Prisoners Find Humanity in Theater Arts

07 December, 2016

On a recent day in New York City, seven women prepare for a theater production. Their show is not for a Broadway stage, however. And, the actors are not professional.

They are prisoners. They will perform in a gymnasium at Rikers Island jail. The correctional center sits on an island in the East River. It holds about 10,000 prisoners, most of them with little time left to serve.

The performers range from teen-aged to midlife. They all look a little nervous, just like any actors might before a live show.

But they are ready. These prisoners have trained with the famed Stella Adler Studio. It is one of the most respected acting schools in America.

The studio launched the acting program at Rikers in 2014. It hoped to bring some humanity to prison life. Tommy Demenkoff is the studio's outreach director. He says the program is important to the prisoners.

"They lose a lot of humanity when they come to jail," he says. "We are allowed to come in and reinvigorate that humanity."

The Stella Adler prison program has grown. Today, film and stage professionals train prisoners at six Rikers Island centers. They do eight different programs each week. And, several former Rikers inmates now work with the studio on the prison program.

The show today is called "The Compassion Project." The audience includes about 50 prisoners, correction officials and invited guests. The crowd shows its support with loud cheers and by stomping on the floor.

The Stella Adler Studio of Acting helped prisoners produce a theater project at Rikers Island jail in New York City.
The Stella Adler Studio of Acting helped prisoners produce a theater project at Rikers Island jail in New York City.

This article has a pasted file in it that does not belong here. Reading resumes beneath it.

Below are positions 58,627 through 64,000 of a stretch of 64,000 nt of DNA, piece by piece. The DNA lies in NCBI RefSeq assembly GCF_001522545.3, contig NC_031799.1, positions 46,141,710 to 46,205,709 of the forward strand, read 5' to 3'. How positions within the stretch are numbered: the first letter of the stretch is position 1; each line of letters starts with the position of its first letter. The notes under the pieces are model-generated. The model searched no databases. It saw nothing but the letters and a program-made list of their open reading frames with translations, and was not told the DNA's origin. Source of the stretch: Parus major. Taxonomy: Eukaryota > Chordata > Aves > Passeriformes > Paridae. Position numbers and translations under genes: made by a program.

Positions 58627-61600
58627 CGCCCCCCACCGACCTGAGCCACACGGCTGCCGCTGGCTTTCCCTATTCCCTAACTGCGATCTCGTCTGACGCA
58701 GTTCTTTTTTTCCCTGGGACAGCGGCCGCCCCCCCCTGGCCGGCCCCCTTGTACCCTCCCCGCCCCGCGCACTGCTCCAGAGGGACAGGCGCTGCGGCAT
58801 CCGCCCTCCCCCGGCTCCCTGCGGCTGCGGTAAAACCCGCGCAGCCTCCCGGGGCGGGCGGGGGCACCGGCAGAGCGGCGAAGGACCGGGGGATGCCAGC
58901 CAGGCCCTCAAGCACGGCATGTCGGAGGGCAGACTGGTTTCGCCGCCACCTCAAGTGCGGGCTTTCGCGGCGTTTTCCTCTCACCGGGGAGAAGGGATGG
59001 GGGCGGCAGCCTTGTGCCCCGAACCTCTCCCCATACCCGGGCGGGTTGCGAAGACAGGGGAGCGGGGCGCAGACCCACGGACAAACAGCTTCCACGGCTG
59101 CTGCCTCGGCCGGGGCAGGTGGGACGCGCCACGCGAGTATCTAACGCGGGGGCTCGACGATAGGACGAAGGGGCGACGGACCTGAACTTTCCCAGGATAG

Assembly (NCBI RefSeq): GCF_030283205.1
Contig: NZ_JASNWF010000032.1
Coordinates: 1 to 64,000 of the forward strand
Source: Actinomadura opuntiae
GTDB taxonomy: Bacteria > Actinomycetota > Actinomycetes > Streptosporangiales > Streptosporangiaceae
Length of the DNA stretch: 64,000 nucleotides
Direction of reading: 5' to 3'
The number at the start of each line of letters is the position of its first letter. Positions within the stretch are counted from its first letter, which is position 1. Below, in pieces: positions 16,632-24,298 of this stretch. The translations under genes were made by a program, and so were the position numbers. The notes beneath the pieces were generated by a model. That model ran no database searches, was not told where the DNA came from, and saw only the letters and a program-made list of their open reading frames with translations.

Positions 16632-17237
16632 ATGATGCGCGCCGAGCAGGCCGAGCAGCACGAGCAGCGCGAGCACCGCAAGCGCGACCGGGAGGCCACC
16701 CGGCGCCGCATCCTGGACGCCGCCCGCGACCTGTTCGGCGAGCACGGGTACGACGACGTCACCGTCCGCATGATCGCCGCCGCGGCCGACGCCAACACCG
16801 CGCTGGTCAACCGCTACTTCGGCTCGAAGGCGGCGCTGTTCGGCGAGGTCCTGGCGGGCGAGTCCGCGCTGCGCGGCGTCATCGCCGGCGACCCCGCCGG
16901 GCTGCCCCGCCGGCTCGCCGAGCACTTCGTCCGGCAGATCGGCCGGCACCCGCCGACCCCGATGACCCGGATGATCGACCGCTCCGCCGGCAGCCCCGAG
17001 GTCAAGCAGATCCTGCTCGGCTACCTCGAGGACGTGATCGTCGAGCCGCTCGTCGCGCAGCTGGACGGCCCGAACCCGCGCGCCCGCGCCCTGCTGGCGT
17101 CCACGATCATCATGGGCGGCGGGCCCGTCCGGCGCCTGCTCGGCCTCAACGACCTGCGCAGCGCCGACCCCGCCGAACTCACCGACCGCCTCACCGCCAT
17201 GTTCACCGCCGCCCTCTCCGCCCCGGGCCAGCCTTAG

"The Compassion Project" combines movement and poetry written by the performers. The poems express the ideas of compassion and understanding between people.

Performer Deanna Rhett's piece describes her passion to be the best she can be, to love unconditionally and to let the past be the past.

Rhett praises what the Stella Adler program has done for her.

"It has let me escape to another dimension. It has changed me to be whatever and whoever I want to be, whenever I want to be."

Rhett says that she would like to work with the Stella Adler Studio when she gets out of prison. She wants to keep writing and improving her writing skills. She says she has hope for the future.

"The Compassion Project" is a hit with the audience. Just as on Broadway, the prisoner-actors get a curtain call. Each steps forward to loud cheering from the crowd.

Entertainment industry supporters of the Adler program at Rikers include Benicio Del Toro, Julianne Moore and Pauletta Washington.

Washington introduced "The Compassion Project" to the audience. She says the Rikers program is important.

"Anybody that can survive this, and come out on the other side, just to come out period, and then to come out with hope, that's somebody we really need in our communities."

I'm Caty Weaver.

Bernard Shusman wrote this story for VOANews. Bruce Alpert adapted it for Learning English. Caty Weaver was the editor.

What kind of program do you think might help prisoners serve their time and improve their futures? Write to us in the Comments Section and share your views on 51VOA.COM.


Words in This Story

gymnasium – a large room or a building used for sports activities or exercise

compassion n. feeling of wanting to help and be kind to someone

allowv. to permit something

inmate n. a prisoner

stomp v. to put your foot or feet down forcefully and noisily

reinvigoratev. to give life and energy to someone

curtain calln. at the end of a show, when performers come forward to accept the cheers of the audience